Atheists who love Science!


Atheists who love Science!

A group for science enthusiasts of all types -- professionals, amateurs, students, anybody who loves science.

Members: 1578
Latest Activity: Nov 15

Whether you're a professional, a student, an amateur, an enthusiast, whatever! Lots of atheists love science. Might as well have a group for it!

Feel free to nerd out, link articles, talk about your favorite field of research, whatever!

The icon is from

I've been super busy with school this semester -- no time for Atheist Nexus, sadly!!
If anyone who's around here a lot wants me to toss them moderation privileges to run this group or anything, just send me (Sara) a message! Thanks!

Removed ability to send mass messages to everyone in the group. At 1000+ members, that seems like asking for spam.

Offer still open if anyone active in the group wants moderation privileges, but it appears everything has been going smoothly with all kinds of great discussions without moderation. Fantastic! :)

Discussion Forum

Diagnostic test for ALL viruses

Started by Ruth Anthony-Gardner. Last reply by philip_rhoades Nov 15. 5 Replies

Liquid-crystalline water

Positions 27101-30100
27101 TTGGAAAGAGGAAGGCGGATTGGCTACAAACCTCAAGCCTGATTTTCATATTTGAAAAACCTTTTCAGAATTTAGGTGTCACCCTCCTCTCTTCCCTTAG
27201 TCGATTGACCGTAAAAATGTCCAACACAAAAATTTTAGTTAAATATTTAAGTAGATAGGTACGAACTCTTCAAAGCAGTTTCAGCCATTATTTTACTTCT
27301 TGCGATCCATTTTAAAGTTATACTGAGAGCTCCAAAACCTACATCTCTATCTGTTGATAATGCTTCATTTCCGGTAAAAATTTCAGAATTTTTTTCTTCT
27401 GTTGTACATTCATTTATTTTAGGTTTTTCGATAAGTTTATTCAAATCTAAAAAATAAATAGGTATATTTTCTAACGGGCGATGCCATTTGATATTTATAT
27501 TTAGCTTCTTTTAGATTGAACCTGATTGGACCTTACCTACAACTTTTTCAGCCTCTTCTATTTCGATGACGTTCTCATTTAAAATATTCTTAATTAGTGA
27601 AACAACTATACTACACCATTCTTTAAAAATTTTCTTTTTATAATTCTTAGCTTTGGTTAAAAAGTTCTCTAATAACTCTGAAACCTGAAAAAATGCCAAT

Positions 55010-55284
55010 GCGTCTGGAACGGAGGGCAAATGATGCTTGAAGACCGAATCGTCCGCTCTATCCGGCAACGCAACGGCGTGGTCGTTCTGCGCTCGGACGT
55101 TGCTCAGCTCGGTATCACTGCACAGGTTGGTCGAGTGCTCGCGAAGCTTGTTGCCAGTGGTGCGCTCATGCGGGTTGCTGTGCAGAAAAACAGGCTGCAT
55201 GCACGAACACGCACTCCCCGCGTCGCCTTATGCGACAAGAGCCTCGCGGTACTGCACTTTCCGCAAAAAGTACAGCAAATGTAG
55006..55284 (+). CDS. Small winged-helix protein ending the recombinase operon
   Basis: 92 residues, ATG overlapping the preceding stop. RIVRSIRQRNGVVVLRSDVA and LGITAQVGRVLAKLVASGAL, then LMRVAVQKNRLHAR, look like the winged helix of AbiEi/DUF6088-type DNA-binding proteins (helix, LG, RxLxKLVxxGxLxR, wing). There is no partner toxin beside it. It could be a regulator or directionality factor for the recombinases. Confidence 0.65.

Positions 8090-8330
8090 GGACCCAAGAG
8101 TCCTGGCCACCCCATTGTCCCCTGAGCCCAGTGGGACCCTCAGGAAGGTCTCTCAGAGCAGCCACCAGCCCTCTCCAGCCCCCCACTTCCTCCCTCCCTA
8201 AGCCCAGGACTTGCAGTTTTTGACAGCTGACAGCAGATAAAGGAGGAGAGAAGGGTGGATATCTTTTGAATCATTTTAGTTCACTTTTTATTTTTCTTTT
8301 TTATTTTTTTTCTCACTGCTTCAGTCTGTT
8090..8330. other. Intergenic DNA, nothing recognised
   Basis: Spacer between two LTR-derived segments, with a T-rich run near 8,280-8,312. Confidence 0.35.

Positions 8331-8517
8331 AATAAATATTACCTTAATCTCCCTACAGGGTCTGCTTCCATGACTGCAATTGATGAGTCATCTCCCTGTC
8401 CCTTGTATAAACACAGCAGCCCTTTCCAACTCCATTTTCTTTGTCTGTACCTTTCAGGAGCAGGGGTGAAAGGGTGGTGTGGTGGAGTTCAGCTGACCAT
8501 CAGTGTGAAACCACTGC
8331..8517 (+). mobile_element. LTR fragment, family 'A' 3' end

Started by Ruth Anthony-Gardner. Last reply by Ruth Anthony-Gardner Nov 4. 4 Replies

Stable light-based memory

Started by Ruth Anthony-Gardner Oct 5. 0 Replies

Fascinating article on strange world ex BBC

Started by Christopher Cosgrove. Last reply by Ruth Anthony-Gardner Sep 4. 3 Replies

Dirty Oil Beats Science in the US

Started by Ruth Anthony-Gardner Sep 3. 0 Replies

"Science Isn't Broken"

Started by Grinning Cat. Last reply by tom sarbeck Aug 28. 10 Replies

Dog-human alliance edged out Neanderthals

Started by Ruth Anthony-Gardner. Last reply by Gerald Payne Aug 27. 12 Replies

Not-amorphous glass

Started by Ruth Anthony-Gardner Aug 20. 0 Replies

Science Journals suffer large scale peer review fraud

Started by Ruth Anthony-Gardner. Last reply by Clarence Dember Apr 17. 1 Reply

Common sense talk about climate change

Started by Ruth Anthony-Gardner. Last reply by Michael Penn Apr 15. 2 Replies

Time goes both ways in the quantum world

Started by Ruth Anthony-Gardner. Last reply by tom sarbeck Apr 14. 1 Reply

Ebola Vaccine Very Promising

Started by Patricia. Last reply by Patricia Apr 10. 6 Replies

Wound Healing

Started by Patricia. Last reply by Joan Denoo Mar 14. 2 Replies

Comment Wall


You need to be a member of Atheists who love Science! to add comments!

Comment by Gwen on August 11, 2009 at 11:35pm
Welcome Stephan! I'm an RN, I am the one who injects the 'big pharma' drugs after making sure it is the right drug, person, reason, route, dose, time, and administration, and watch out for side effects to make sure you don't die after I inject you! LOL!!
Comment by John Secular Smith on August 11, 2009 at 11:16pm
Silly me, I've been commenting but haven't introduced myself. I'm Stephan, and I'm educated in Molecular and Evolutionary biology with a big heap of genetics. I'm a practicing microbiologist for Big Pharma, but I'm not trying to gouge you in the wallet, just making sure you don't die after injecting something.
Comment by Gwen on August 11, 2009 at 11:07pm